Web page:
The post-war world produced a nearly perfect version of marketing when they put the finishing touches on the middle-class economic iron triangle, consisting of mass production, mass media, and mass marketing. If you were watching television in the 1970s or 1980s, you surely experienced all the marketing model had to offer. It was successful and essentially built the 20th century.
Never before had corporations been capable of reaching tens of millions of customers at once. It was during this time some of the world’s biggest brands were established.
But the one thing business leaders can count on is change, and marketing is no different. The current world of getting products to customers isn’t completely dissimilar to the way things used to be, but there are a couple of technologies that have altered the relationships between people and the products they buy.
One Size Fits One
The advent of search technology made the mass market obsolete. Although it didn’t immediately sweep aside detergent and car manufacturers, it did usher in a world where customers could find the exact product they wanted simply by taking the initiative and the extra step to look for it.
This meant retailers, wholesalers and manufacturers had to alter their approach. No longer would they be able to address the entire market at once, so they began tailoring their message to focus on the individual and their needs rather than what they perceived to be the message that would resonate with as many people as possible.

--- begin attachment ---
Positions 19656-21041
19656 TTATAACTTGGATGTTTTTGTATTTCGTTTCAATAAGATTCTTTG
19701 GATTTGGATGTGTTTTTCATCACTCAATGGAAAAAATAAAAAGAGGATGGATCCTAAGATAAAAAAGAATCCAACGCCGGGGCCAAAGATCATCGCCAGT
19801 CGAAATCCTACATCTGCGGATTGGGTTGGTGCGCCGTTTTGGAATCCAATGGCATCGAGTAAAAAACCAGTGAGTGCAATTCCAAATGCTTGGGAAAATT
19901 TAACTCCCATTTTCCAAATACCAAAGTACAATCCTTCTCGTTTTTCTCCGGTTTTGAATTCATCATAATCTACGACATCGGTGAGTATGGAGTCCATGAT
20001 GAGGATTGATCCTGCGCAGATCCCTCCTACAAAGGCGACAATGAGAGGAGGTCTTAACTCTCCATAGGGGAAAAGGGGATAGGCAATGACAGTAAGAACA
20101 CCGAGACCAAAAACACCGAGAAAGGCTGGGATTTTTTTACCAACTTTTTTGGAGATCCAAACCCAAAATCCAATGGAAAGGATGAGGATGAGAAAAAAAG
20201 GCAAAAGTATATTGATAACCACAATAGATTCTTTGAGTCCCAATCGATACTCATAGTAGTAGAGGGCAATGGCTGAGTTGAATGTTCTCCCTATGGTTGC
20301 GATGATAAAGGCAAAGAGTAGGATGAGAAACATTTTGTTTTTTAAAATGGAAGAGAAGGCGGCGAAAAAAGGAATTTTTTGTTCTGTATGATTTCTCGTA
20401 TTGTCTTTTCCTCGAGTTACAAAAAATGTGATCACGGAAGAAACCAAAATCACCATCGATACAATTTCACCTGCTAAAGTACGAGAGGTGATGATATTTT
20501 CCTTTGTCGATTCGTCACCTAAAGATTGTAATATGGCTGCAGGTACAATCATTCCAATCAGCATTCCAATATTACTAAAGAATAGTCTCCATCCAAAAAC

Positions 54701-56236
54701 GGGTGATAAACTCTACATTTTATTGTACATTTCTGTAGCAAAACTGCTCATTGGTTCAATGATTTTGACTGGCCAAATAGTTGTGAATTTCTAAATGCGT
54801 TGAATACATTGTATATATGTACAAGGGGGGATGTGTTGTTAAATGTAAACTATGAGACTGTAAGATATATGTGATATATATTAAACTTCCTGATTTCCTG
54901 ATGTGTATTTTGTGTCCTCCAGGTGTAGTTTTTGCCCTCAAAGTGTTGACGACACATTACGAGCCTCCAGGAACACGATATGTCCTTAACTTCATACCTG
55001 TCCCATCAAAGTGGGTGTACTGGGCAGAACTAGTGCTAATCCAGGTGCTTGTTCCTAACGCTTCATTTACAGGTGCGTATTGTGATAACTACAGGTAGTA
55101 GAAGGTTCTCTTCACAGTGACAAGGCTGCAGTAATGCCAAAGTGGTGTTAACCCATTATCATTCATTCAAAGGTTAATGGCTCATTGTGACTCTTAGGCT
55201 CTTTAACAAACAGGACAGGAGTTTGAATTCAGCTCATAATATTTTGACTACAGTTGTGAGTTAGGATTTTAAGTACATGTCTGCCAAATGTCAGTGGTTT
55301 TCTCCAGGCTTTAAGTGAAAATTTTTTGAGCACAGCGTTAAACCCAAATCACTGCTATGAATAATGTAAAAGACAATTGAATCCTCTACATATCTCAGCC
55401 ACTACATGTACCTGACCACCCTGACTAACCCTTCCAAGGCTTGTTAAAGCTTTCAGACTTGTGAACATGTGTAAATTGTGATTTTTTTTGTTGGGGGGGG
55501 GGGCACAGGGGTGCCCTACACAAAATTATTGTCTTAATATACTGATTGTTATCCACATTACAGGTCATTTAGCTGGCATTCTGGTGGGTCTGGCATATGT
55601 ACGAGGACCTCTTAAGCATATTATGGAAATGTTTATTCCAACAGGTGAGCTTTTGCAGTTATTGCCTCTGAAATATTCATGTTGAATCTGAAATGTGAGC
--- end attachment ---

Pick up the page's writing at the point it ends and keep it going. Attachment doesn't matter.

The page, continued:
Speaking to one customer at a time instead of trying to build a bigger megaphone to reach everyone meant pitchmen would need to replace the auditorium with a table for two. Businesses had to address its clientele on a more personal level rather than advertising for the masses.
This led to a much more relationship-oriented approach. Compare the scripts for insurance and car company commercials to their equivalents from 40 years ago. The contrasts are rather significant. Now, large corporations present their products as if they are sitting at your dinner table. It is a far different world than the past where they relied on unique personalities and catchy songs to sell the same product to everyone they could find.
Marketing is no longer 90% advertising and ten percent logo. It’s a process of making a product part of someone’s life and helping them make an emotional connection with something important to them. Some companies are more successful at it than others, but the ultimate goal rarely changes.